The federal government is still shut down as Democratic lawmakers refuse to negotiate with President Trump on a budget bill. At the center of the debate is the question of how to best fund border security and immigration enforcement.
According to a Washington Examiner op-ed, the Rio Grande Valley border sector sees the most apprehensions of illegal immigrants compared to anywhere else in the United States. So, the opinion of its chief of law enforcement should carry some weight in whether the federal government should fund a border wall, right?
The Washington Examiner’s Eddie Scarry wrote:
John Miller, the division’s chief of law enforcement, knows what this part of the border needs, and he doesn’t care if you want to call it a “wall” or anything else.
Miller on Friday took me on a tour of a portion of the border he oversees, of which only pieces here and there are enforced by 25-foot-high “wall”— a mix of concrete and rows of thick steel bollard that often prop up against levees to help with flooding from the Rio Grande.
“This is the busiest sector in the country for illegal alien apprehensions and the busiest place in the country for marijuana seizures,” he said, adding that 97 percent of the illegal crossings are in the areas where there is no border wall.
According to the op-ed, the Rio Grande Valley sector of the border witnessed more than 162,000 illegal immigrant apprehensions. The next highest number of apprehensions came from Tuscon, Arizona who saw 52,000 apprehensions.
The immigration and funding debate for the wall has tripped up some lawmakers in Washington who argue semantics whether a “fence” or “wall” are the same thing. Trump, himself, has used different terms to describe the border wall, furthering the confusion.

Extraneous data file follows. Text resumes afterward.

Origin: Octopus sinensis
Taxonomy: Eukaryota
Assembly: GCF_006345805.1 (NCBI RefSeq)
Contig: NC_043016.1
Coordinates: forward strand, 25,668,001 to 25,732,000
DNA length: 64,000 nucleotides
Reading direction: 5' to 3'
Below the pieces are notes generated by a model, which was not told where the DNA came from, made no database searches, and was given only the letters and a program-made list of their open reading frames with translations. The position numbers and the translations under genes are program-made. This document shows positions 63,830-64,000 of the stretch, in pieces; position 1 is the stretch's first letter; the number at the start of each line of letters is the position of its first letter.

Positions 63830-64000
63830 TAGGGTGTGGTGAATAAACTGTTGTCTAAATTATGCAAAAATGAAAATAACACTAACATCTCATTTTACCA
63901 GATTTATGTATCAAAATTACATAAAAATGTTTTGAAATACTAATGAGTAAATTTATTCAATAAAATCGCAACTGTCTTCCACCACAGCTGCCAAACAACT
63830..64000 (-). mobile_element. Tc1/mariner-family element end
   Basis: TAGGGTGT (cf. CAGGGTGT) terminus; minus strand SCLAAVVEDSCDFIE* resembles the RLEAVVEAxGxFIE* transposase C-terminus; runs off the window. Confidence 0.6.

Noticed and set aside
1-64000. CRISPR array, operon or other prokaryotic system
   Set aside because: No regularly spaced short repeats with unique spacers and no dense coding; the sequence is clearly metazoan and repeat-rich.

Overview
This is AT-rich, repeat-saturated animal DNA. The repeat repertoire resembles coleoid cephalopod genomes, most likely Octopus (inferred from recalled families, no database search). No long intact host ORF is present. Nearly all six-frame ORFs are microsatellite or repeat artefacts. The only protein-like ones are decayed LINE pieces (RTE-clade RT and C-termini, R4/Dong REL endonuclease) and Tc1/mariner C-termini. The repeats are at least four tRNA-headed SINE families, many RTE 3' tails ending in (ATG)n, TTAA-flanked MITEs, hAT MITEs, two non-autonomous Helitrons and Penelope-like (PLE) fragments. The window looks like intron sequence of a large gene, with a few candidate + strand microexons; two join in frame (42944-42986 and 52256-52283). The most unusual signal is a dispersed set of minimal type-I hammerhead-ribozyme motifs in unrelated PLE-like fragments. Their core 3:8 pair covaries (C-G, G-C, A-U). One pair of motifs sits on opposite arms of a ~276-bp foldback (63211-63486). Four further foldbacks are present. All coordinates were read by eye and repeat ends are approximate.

As Scarry wrote in the Washington Examiner op-ed, Miller said lawmakers can call it what they wish, but a barrier is needed.
During my time with Miller, the Valley’s division chief, he repeatedly referred to the pieces of “wall” that he says work in his sector. But he said it would make no difference if you were to call it something else.
“I’m talking about the physical barrier that stops and slows down people from illegal entry into the country,” he told me. “And in this area of the border down here, it’s steel bollard.”
Trump has offered flexibility on his own definition of “wall.” On Twitter last month, he referred to “artistically designed steel slats.” He has also said a wall could be concrete or steel, materials that were in use on the border well before he came into office.
Morris said agents all over the southwest refer to “walls” on their barriers but that there is no single type of wall.
“If you go to San Diego, theirs looks different than Yuma, whose looks different than El Paso,” Miller continued. “So, in general, do we all use the term wall? We do.”
“When a lot of my friends or representatives or folks call me, ‘John, do you guys really need a 30-foot concrete — because they’re picturing a 30 foot concrete wall — I’m like, well, that would probably work but that’s not what we have down here, and what we have is working,” the immigration chief concluded.